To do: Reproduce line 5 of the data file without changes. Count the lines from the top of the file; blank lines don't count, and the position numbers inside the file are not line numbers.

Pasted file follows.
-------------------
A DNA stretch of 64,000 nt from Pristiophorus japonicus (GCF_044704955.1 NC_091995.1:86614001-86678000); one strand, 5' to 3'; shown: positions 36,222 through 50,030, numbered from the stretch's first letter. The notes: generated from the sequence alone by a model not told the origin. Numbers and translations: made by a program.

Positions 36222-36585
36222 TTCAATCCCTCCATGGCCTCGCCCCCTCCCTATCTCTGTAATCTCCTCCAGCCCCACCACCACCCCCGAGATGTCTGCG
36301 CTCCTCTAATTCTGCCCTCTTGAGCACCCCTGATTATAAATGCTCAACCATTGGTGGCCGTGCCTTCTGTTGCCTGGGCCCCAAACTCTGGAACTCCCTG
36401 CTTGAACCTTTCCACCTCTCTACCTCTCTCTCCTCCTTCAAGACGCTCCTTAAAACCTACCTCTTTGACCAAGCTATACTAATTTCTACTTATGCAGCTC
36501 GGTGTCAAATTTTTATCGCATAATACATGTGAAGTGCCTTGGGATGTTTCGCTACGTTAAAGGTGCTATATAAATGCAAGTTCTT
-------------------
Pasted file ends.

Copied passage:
36401 CTTGAACCTTTCCACCTCTCTACCTCTCTCTCCTCCTTCAAGACGCTCCTTAAAACCTACCTCTTTGACCAAGCTATACTAATTTCTACTTATGCAGCTC